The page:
Review: Rāga Jazz Style (Shankar-Jaikishan)

Re-issued on Outernational Sounds a half-century after its initial release, Rāga Jazz Style is a rare recording from the rich Bombay jazz scene. While its 1968 release date might suggest a pioneering work of Indo-jazz fusion, part of the recording’s intrigue is that it is not. Rather, it is one of the few surviving documents from a thriving fusion scene that dates back to the 1920s – few realise that jazz was being played in India before Coltrane was even born.

The album comprises eleven short pieces, each based on the melodic structure of a particular North Indian (Hindustani) rāga. The whistlestop tour of contrasting moods builds a film-like sense of momentum, and this variety is matched by contrasting musical textures – washes of sitar and tanpura drone are joined by saxophone, drums, tabla, flute, piano, and electric guitar. The music avoids claustrophobia despite this full instrument grouping, with Manohari Singh’s rich-toned saxophone sitting in the centre, subtly inflecting melodies that are rich yet unclustered.

If anything the slower tracks may seem a little too restrained, at least to ears more accustomed to other rāga-jazz meeting points – more prominent excursions, such as those of Coltrane and McLaughlin, typically feature lengthy soloing and fearsome rhythmic improvisations. But Shankar-Jaikishan are primarily Bollywood composers, and do not aim for abstract spiritual explorations here. Instead, the music’s distinctiveness comes from the ease with which it conjures real-world situations to the imagination: Todi suggests a bustling market chase, while Tilak Kamod could soundtrack ballroom dancing in the five-star expat hotels of Bombay – a scene all band members cut their teeth playing on. And the sultry melodic disdain of Mian Malhar sounds somehow iconic even on first listen.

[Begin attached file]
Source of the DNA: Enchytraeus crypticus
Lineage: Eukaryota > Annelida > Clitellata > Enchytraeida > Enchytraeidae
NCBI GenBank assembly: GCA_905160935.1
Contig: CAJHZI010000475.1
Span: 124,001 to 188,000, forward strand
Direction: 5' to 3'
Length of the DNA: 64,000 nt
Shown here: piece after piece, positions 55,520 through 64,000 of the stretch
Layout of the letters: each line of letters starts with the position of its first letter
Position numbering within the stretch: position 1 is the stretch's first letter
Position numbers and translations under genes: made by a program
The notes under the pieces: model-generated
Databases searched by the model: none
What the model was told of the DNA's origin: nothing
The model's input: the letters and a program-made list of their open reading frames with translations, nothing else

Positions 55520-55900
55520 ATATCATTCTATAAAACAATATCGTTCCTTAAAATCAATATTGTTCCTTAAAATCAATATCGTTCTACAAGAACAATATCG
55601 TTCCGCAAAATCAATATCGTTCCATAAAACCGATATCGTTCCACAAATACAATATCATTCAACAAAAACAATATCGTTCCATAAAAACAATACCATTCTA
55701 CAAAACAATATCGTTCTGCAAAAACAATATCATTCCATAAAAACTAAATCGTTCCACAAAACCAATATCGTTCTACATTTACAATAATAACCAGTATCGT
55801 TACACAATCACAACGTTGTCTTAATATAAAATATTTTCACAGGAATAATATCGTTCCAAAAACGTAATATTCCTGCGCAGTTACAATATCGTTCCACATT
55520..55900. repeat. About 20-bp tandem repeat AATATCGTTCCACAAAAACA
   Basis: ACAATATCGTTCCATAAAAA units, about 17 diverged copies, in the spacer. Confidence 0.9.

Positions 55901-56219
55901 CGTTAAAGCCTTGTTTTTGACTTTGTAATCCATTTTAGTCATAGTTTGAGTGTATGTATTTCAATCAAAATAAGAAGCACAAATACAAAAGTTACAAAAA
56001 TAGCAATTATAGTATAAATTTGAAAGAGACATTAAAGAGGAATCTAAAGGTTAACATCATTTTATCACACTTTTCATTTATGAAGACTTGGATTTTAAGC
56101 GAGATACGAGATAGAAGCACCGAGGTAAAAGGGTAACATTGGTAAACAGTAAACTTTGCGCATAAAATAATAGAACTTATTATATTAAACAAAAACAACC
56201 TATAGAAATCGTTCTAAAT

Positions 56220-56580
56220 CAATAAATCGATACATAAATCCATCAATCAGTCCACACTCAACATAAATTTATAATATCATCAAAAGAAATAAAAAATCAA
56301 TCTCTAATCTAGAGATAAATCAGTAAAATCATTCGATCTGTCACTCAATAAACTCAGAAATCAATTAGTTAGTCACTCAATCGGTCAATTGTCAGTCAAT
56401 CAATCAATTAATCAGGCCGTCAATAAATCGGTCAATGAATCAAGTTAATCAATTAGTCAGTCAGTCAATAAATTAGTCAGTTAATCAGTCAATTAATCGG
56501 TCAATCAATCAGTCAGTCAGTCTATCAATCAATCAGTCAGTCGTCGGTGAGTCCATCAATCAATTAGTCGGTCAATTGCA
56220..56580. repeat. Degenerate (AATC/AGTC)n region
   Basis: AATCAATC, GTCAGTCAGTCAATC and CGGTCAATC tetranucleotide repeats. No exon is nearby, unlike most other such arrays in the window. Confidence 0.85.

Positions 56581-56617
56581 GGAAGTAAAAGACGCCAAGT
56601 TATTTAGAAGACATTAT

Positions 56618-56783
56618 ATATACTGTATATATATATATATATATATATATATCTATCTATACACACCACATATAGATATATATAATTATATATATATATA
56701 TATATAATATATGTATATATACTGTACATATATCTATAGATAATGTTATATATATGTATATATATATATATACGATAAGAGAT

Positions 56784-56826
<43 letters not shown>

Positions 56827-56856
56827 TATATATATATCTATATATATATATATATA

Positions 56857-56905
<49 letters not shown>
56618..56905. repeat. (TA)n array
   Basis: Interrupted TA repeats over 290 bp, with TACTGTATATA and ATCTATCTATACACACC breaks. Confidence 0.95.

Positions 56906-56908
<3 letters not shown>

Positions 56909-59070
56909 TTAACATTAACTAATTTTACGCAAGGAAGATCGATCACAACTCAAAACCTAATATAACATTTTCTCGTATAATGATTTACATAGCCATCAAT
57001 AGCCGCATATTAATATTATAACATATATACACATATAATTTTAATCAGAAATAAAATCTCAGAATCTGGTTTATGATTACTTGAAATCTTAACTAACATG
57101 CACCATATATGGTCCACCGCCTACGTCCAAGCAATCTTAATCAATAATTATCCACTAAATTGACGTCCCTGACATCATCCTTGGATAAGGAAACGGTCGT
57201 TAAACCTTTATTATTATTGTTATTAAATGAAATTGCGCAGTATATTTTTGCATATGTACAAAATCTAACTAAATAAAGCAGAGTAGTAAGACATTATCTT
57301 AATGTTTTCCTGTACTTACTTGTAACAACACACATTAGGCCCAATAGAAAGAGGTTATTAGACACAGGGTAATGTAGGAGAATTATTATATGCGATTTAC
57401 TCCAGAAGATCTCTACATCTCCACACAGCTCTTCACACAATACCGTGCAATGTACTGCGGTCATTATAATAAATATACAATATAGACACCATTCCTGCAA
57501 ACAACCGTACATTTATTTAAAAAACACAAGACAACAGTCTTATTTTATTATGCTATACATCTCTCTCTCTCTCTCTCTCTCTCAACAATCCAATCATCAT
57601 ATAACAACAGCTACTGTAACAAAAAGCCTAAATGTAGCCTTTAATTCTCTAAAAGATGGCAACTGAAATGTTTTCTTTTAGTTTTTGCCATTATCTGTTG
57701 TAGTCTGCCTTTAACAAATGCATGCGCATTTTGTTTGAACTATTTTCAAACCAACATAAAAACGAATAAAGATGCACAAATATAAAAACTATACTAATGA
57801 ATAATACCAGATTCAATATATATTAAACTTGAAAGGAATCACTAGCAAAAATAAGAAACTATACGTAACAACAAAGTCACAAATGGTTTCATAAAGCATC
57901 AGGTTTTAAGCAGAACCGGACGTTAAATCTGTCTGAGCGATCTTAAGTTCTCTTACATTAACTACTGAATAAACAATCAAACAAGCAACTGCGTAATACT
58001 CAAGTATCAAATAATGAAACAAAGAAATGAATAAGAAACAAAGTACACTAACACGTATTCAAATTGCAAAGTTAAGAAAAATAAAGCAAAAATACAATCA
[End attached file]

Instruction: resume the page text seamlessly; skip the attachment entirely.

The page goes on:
The music is concise and refined, yet far from polite – bursts of fury from Ustad Rais Khan’s sitar are never far away, and Goan drummer Leslie Godinho hits hard (some even say that Joe Morello picked up the beat for Take Five via jamming with Godinho in a Delhi hotel room, while on a State Department tour in the 50s). This work is an intriguing historical artefact that points to several hidden histories of rāga-jazz fusion, reminding the listener that Indian musicians were experimenting with jazz long before the reverse was true.

Raga Jazz Style is released as a limited, vinyl-only edition on a 180g pressing. Distributed by Honest Jons.

Outernational Sounds is a new label from Harvinder Nagi (DJ Harv,, bringing you Spiritual, Eastern, Afro Eurasian, Middle Eastern, and Outer Galactic Deep Jazz Vibes from around the globe and beyond…

By George Howlett


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